I snatch up a glass of wine from a caterer who walks past; better my hands busy than idle.

Here I am wishing I had a reason to get some air; here I am wishing I still smoked cigarettes; here, I am wishing this were the sort of gathering where a designated smoking area could provide respite from the suffocating atmosphere of wide smiles and exorbitant wealth (but no, instead, several of the men puff on Cubans while at least a few women tote Hepburn-length holders at their hips; I have the feeling that if anyone were to light a Marlboro the proverbial record would scratch and the entire party would halt, turn, and glare knives at the perpetrator until they dropped dead right there, after which the music and conversation would pick up exactly where it left off); here I am wishing it were acceptable to simply lean back against the staircase's lowermost newel pole and coolly watch these human-size ants scurry back and around the rooms of the four-story townhome interpreting each other's Brosius-blended pheromones with their antennaicly flailing NYAC-trained limbs; here I am wishing I were not here.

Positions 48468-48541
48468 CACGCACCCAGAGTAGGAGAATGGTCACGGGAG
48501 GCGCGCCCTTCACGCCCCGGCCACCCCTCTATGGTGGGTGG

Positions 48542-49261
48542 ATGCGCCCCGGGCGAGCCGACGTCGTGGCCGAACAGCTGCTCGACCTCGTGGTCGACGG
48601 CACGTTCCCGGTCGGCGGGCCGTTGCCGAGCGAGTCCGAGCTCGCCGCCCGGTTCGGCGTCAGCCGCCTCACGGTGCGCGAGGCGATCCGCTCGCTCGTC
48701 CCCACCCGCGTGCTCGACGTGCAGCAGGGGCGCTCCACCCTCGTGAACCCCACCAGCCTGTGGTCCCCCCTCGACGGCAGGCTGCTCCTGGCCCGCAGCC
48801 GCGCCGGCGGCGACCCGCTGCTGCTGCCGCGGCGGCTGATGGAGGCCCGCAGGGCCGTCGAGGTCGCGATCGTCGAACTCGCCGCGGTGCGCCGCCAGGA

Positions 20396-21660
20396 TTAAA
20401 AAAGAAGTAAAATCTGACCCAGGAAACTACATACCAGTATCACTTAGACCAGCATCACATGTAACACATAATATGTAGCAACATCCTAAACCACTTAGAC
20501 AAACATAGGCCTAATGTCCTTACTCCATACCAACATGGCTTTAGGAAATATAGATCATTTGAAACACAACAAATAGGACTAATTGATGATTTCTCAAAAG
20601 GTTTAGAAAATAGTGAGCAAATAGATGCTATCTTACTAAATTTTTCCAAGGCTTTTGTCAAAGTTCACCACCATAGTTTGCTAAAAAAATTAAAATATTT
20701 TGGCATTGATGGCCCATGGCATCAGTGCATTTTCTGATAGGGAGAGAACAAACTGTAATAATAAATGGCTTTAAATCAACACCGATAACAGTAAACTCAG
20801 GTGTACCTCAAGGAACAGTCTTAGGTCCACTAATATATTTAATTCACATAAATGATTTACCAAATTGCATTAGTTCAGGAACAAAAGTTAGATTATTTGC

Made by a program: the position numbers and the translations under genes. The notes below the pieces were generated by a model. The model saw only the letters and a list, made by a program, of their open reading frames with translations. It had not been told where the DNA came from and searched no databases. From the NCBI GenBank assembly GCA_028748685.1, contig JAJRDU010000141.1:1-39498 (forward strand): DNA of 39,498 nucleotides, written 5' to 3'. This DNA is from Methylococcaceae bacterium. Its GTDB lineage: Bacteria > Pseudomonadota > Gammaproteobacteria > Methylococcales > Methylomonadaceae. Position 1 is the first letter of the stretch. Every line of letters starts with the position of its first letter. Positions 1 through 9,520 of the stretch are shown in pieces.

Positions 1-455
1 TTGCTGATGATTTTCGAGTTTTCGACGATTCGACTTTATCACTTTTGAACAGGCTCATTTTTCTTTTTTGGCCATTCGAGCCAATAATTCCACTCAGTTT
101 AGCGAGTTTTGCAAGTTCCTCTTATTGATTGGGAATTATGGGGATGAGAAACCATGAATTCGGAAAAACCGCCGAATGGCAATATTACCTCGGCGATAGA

(The uncharacteristic bitterness infecting my thoughts reminds me of Rémi; he and a half-bottle of bourbon would have crushed these insects where they stood. I swallow the rest of my glass in one gulp. It's disastrously bitter, which probably means it is more expensive than I care to know.)

But lo, here comes one of them now; apparently my contorted expression of fear and loathing (I am too aware of my face because there is no shortage of reflective surfaces on these walls, forcing my reflection upon me regardless of where I turn) has not been enough of a repellant to ward off all potential company. The woman approaching me (I almost check both sides of and behind me to ensure it is indeed I she is gunning for) is no nubile beauty materializing from the ether, but still a sight for sorry eyes, her single-strap silver dress slinked around her slender frame, her still-smooth left arm crossed over her stomach, holding her well-toned right arm in place parallel to her gracefully statured spine as she ambles over, her genetically-groomed cheek tenderly perched on, or else floating just micrometers above, the Swiss Alps and Napa Valleys of her knuckles. She is no younger than forty, but looks twenty-nine.

Bessaline, she says once officially in my presence (or, better, oozes: these people's words tend to spread gelatinously over the space immediately before them when they speak).

Pardon?, I say.

Bessaline, she repeats, still not blinking. Bessaline Baxter. Enchantée.